In our previous post we told you about the things we like. Today, we’d like to tell you more about what we translate – and what we don’t.
When we first meet a new person and he or she asks us what we do for a living, the usual reaction to our reply ‘We’re translators’ is ‘Ooooh! So what’s the latest book you’ve translated?’. We’re not surprised to hear that. Most first-year students of translation or philology share this enthusiastic and optimistic vision of their future career path – dozens of translated novels, their name on the cover, profound themes, and literary awards galore. Well, this is possible, too. However, what the university teaches from the very beginning is the division into literary and non-literary (or applied, liked in applied graphic design) translation. This division does not imply that one cannot handle both at the same time. What it means is that graduates of translation studies must be aware that these types of translation require slightly diverse sets of skills and modes of work – this way, it is easier to make a choice and decide what you want to specialise in.
The literary/non-literary division is just a just a drop in the ocean of the possible classifications, and a rough one, for that matter. In this text, my goal is to specify the types of translation that Translatorion deals with on a daily basis. I hope this will show you what we can do for you in an accurate and comprehensive way.
Well, this category is not particularly specific, I’ll admit. And yet, I’ve started with this simple headline to emphasise the fact that what we do most often is written translation – textual translation. The word itself – ‘text’ – is beautifully broad in meaning and scope, as it covers everything from research papers and mobile app command lists, to slightly poetic event announcements or fancy restaurant menus, to interviews with artists and online shops’ terms and conditions. In a nutshell – anything that could be defined as a coherent and cohesive combination of phrases. We’ll take care of it!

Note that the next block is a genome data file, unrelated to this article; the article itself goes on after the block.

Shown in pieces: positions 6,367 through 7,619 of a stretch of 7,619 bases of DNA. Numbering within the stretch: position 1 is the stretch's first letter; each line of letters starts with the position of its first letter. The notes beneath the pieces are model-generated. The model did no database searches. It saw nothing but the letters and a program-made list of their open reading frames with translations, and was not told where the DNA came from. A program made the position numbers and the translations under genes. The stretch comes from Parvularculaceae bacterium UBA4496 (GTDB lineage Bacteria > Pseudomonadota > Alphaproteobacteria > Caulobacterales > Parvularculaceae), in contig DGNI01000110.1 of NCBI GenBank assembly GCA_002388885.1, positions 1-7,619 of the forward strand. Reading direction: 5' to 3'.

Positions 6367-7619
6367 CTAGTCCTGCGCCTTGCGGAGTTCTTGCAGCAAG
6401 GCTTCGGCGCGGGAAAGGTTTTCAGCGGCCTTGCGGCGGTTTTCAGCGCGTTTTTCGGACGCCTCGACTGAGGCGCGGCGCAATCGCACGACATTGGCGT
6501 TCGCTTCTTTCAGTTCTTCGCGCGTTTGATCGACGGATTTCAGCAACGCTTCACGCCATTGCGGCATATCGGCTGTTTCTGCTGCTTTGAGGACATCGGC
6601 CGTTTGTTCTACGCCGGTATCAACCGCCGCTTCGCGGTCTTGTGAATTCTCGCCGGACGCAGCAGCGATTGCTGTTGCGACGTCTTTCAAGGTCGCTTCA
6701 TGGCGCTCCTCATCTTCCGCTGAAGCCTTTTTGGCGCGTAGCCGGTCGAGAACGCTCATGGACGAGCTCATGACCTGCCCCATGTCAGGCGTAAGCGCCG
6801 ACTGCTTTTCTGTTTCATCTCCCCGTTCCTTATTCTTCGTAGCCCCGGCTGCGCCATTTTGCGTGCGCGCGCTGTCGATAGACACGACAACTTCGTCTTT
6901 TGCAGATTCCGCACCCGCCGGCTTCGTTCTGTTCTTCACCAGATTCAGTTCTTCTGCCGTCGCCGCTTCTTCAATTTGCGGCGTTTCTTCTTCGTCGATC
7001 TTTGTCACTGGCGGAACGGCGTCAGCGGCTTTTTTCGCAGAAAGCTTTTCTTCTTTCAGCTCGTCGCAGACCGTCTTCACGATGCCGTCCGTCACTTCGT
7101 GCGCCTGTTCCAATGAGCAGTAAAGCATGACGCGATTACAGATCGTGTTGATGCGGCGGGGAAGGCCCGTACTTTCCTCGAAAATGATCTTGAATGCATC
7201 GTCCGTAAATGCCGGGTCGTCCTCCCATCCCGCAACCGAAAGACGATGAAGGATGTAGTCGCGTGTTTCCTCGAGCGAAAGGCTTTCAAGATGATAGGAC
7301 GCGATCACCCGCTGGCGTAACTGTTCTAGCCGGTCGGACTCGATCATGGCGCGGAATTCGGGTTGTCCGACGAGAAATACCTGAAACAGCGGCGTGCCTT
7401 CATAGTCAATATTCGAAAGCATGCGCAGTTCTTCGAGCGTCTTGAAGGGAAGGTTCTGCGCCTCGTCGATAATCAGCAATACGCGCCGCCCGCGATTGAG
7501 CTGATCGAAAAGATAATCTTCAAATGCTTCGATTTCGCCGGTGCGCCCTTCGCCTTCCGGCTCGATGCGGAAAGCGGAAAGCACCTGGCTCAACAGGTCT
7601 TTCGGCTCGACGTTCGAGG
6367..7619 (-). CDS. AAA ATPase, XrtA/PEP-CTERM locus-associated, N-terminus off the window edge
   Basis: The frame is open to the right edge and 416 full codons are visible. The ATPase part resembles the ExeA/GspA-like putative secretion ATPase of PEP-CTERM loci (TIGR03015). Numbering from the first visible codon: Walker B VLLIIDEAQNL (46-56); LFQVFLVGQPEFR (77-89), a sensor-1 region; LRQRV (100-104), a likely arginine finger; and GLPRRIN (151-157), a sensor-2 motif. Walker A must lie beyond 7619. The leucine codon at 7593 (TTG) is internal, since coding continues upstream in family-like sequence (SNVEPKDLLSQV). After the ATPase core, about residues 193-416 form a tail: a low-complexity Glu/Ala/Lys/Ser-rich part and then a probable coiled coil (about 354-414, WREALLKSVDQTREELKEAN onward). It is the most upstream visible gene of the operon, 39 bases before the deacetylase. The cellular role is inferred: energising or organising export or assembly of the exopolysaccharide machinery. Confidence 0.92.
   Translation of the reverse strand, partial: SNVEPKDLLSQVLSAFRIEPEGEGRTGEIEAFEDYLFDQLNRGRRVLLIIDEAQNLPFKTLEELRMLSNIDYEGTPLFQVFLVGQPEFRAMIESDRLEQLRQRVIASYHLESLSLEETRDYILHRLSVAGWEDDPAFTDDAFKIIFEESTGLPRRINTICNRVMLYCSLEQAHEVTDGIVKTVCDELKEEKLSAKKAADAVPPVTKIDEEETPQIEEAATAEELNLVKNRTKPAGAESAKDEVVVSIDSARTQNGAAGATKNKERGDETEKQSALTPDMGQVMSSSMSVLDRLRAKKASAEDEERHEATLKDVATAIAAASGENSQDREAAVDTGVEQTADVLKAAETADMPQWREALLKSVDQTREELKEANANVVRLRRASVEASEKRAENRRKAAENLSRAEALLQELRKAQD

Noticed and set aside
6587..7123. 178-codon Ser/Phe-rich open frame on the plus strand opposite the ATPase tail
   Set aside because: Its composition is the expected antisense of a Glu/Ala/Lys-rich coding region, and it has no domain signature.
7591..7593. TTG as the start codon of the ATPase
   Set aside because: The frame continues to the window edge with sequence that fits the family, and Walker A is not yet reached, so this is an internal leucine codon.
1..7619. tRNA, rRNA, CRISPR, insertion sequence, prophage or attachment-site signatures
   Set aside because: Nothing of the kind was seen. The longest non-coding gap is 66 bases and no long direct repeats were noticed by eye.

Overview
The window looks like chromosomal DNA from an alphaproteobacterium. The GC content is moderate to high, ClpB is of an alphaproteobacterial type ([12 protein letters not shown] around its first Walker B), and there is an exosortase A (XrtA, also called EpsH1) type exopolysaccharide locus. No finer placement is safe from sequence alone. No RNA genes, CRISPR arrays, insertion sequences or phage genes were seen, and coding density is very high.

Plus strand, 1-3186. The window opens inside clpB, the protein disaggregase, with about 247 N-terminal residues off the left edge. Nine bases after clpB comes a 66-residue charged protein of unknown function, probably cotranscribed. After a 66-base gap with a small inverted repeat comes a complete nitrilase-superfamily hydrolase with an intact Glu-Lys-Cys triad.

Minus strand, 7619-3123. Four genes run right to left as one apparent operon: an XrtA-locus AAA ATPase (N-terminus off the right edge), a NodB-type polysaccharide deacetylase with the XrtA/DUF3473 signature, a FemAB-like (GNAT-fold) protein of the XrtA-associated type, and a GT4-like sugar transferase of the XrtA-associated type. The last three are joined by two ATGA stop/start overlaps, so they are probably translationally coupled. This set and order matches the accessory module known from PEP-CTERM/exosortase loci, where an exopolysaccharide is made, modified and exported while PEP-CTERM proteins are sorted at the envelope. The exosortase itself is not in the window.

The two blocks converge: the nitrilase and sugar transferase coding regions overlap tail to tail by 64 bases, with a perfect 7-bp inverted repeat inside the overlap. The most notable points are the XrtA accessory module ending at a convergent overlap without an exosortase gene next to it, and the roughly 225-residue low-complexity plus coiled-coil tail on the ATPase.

- Specialised texts
When you look for a person to translate your text, you may come across this phrase, usually determining the price and time of the translation. The translator, after analysing your text, will tell whether it is standard or specialised. What does it mean, in fact? The border between standard and specialised texts is pretty blurred and vague. Normally, the latter require specialised expertise in the field they touch upon, as the contain plenty of specialised vocabulary and terminology. It is usually impossible to get a grip of them without at least basic knowledge of their subject. Basically, all texts that are not specialised are standard. Why is this so important? A professional translator should not accept a job concerning something he or she has simply no idea about: that would be utterly irresponsible. That’s why we are glad to translate academic texts (mainly research papers) and we do it quite frequently but we only accept texts which refer to the disciplines we are familiar with.
- Creative texts